Yes, and I'll probably be replacing ballasts when it happens. I only have a few of these.

I think a lot of commercial people have gotten the word. Our church sexton has been working on this for a few years now, slowly replacing the ballasts and connectors. He was pretty worked up over this because as you mention, it was originally 2012.

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Those T12 bulbs are both energy inefficient and hazardous since they contain mercury and phosphorus which require special hazardous disposal. I'm annoyed that the government didn't go further in what it did: I rather would hope that they would go ahead and ban the CFLs that are currently being sold because of the mercury gas in them, which is hazardous to small pets and young children, and the T12 bulbs are even more dangerous. The potential harm, even though it is small, wasn't worth the bother switching from incandescent bulbs, as far as I'm concerned, and continuing to support CFLs like the government is will just keep LEDs from coming down in price sooner.
But that's the problem. The govt. bans 100W, now 60 and 40, but the only cost effective replacement is CFLs. They boxed themselves into a corner.

Fortunately, in a few years, this will go away as LEDs finally mature and costs become very affordable.
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Old 01-13-2014, 01:37 PM   #9
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Yes, and I'll probably be replacing ballasts when it happens. I only have a few of these. I think a lot of commercial people have gotten the word. Our church sexton has been working on this for a few years now, slowly replacing the ballasts and connectors. He was pretty worked up over this because as you mention, it was originally 2012. But that's the problem. The govt. bans 100W, now 60 and 40, but the only cost effective replacement is CFLs. They boxed themselves into a corner. Fortunately, in a few years, this will go away as LEDs finally mature and costs become very affordable.
So do you have to replace the ballasts or not? I have these down in my finished basement. I have yet to have to change them yet and they are going on ten years. I'll probably just buy a few boxes of them now so I don't have to worry about it for 30-40 years. They can sit next to my 20 year supply of 60w incandescent that I need for my dimmers.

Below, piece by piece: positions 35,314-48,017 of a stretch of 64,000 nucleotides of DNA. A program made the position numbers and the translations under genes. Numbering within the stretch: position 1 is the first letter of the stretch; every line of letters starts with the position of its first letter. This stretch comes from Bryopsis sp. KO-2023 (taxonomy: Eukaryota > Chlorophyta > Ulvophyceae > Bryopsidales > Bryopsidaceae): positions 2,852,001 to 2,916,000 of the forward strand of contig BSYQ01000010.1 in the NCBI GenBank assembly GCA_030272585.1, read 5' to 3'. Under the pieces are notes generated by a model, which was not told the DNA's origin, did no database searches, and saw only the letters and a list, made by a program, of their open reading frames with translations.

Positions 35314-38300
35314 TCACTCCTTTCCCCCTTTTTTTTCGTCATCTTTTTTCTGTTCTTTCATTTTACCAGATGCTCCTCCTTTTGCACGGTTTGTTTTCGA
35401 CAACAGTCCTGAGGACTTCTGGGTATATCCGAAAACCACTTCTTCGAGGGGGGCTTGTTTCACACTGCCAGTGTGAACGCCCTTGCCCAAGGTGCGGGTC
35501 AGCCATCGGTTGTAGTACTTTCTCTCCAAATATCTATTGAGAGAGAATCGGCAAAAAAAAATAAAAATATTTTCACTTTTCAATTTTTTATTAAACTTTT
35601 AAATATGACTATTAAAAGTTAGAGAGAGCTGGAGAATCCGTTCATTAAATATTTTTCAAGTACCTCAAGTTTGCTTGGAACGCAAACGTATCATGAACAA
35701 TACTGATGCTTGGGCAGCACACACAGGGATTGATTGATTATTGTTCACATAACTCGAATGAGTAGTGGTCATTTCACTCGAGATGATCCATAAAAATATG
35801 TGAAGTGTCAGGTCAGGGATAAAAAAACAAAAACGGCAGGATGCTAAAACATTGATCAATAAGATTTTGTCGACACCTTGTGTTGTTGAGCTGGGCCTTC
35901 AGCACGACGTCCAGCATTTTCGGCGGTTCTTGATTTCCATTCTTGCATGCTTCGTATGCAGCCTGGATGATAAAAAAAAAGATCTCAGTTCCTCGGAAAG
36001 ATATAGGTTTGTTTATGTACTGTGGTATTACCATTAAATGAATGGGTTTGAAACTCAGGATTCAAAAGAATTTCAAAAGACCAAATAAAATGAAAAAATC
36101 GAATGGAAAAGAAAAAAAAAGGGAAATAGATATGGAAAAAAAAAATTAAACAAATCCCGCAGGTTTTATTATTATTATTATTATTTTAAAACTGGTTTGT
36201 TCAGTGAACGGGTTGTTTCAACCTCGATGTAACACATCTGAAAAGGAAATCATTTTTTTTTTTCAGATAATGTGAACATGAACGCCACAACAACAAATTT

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Old 01-13-2014, 02:25 PM   #10
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If you like incandescents (and sending money to your utility company), they're still available, just more efficient. The equivalent lumen output just requires fewer watts now, so instead of a 100W bulb, you're using a 72W bulb, etc. I'm a fan of new technology, so the 100+ year old incandescent bulb doesn't interest me, but I'm quite sure they are out there, because I enjoy perusing the selection of light bulbs at Home Depot.

Light bulbs and eggs used to require so little thought -- 100W, 60W, 40W, brown or white. Now you have to stand at the display and study a vast array of choices.
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Old 01-13-2014, 05:43 PM   #11
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I found I could replace shoplight type hanging fixtures more cheaply than ballasts. Granted, I was buying cheap fixtures...
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Old 01-13-2014, 05:52 PM   #12
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I found I could replace shoplight type hanging fixtures more cheaply than ballasts. Granted, I was buying cheap fixtures...
I am not a fix it guy and anything I do would become a weeks long worth of cursing and throwing things until I finally get it, as I am too cheap to pay someone else to do it. Stocking up on the current long bulbs is what I am going to do. I do not turn those lights on much anyways, and I will still sleep well knowing my personal carbon footprint is a 1000 times less than Mr. Gore's is despite me using these terrible things. Besides, it isn't like I special ordered them. If I don't buy them someone else will.